It remains a cherished favorite to this day, and the recent opportunity to share it with David (
Son #4, and the Susanka Pack's resident mythologist) reminded me of just how weird and wonderful a whirlwind it is. A real gem of a story, and one that should be better known.

P.S. Send interested parties to here if you think they'd like to sign up for The JGS.
"Yasiel Puig Being Nuts:" This is a really good throw. Sadly, Otherworldly-Freakish Athleticism such as this giveth, and it taketh away; Puig is on the DL at present because he swung a bat so hard that he injured himself.

A Secret History of the American River People, A Documentary About People Who Live on the River: This one's still just a trailer, but it does exactly what a trailer should do, because I really, really want to watch the feature-length film now.

Chuck Jones - The Evolution of an Artist comes from Tony Zhou (and Taylor Ramos) of the wonderful and now (very sadly) defunct YouTube channel, Every Frame a Painting.

Moon: My favorite "hard sci-fi" entry from the last few years, and the reason why I will always give Duncan Jones a look, no matter how bad the reviews may be.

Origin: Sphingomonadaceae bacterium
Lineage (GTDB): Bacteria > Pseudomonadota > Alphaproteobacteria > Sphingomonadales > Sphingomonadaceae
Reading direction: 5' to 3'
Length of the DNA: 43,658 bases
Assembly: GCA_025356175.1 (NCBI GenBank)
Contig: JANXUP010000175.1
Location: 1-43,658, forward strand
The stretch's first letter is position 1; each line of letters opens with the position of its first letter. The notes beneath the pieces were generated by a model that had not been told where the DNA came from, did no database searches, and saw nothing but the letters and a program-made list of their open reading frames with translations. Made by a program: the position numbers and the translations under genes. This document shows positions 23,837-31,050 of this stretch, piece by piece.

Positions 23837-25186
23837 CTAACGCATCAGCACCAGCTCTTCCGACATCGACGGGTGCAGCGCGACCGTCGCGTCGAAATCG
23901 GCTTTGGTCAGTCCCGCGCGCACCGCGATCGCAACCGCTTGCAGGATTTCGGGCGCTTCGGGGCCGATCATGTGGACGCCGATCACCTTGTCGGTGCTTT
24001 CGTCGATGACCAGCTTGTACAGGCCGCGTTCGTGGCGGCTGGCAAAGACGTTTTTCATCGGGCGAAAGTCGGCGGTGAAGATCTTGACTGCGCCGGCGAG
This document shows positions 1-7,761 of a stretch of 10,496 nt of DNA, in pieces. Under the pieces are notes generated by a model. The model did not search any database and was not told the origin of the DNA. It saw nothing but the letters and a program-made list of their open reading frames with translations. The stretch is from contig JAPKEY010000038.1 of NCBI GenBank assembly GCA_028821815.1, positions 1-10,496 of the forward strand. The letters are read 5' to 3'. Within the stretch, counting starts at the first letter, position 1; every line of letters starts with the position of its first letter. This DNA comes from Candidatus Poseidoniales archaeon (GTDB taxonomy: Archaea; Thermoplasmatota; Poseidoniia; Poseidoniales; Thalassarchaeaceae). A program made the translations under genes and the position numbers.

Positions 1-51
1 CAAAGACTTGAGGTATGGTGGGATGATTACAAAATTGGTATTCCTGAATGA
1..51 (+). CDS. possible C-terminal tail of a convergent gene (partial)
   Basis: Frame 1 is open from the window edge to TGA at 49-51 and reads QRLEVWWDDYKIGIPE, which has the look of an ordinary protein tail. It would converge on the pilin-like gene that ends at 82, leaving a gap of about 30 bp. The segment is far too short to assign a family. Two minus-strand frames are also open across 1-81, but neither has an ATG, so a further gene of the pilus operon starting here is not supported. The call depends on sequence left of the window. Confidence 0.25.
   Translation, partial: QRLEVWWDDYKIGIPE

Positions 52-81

"When receiving art, be Penelope, not Argos," by Simcha Fisher: I'd say this topic has been on my mind a lot of late, but it's probably more accurate to say that it's always been on my mind, in one form or another. The ending of this particular piece feels much more like a beginning (or a challenge) than a resolution. But that's sort of its point, right?

"Inside Pascal Siakam's 6,000-mile journey to the Bench Mob" is a fascinating ESPN piece on an exceedingly-unusual path to the NBA. How unusual? Well, try this one on for size: "Siakam was never slated to play professional basketball; he was supposed to be a priest. His father, Tchamo, enrolled him in a seminary in the remote village of Bafia, Cameroon, when he was 11 years old. He would remain there for the next seven years, hand-picked to embody his family's Catholicism."

"Lost and Saved on Television," by Ross Douthat: Yes, this one's more than 11 years old, but it was recently brought (back) to my attention by a conversation a friend and I had been having over the ways in with Truth is inextricably tied to Beauty. Pretty sure Simcha's piece is part of that whole conversation, as well. Relatedly, I find some dark stories, movies, and TV shows beautiful because they seem "true" to me while simultaneously finding some sunnier, more optimistic (even sentimental) shows ugly because they seem false to me.